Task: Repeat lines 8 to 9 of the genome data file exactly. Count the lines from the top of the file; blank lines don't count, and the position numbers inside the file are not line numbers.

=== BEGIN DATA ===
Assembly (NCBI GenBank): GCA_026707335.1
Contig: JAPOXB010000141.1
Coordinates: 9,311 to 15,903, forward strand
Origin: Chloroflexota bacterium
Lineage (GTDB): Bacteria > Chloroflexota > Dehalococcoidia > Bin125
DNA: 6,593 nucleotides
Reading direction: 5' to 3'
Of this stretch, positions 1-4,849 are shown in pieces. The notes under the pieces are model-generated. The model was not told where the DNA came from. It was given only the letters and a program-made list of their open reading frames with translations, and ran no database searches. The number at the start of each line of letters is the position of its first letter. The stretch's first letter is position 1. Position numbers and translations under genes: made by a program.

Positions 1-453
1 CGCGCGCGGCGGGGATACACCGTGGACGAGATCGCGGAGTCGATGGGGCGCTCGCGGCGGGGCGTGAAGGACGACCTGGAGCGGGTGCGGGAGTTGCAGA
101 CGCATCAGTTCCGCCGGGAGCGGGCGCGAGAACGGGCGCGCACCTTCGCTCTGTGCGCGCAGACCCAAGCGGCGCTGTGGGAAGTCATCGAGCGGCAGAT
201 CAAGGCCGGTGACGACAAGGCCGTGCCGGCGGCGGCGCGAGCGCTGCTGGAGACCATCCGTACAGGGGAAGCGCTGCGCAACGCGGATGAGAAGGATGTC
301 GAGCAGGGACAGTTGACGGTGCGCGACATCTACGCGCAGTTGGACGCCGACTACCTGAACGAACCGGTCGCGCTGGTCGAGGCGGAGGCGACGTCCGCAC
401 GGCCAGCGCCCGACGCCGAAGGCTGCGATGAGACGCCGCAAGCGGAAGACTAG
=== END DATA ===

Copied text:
Of this stretch, positions 1-4,849 are shown in pieces. The notes under the pieces are model-generated. The model was not told where the DNA came from. It was given only the letters and a program-made list of their open reading frames with translations, and ran no database searches. The number at the start of each line of letters is the position of its first letter. The stretch's first letter is position 1. Position numbers and translations under genes: made by a program.

Positions 1-453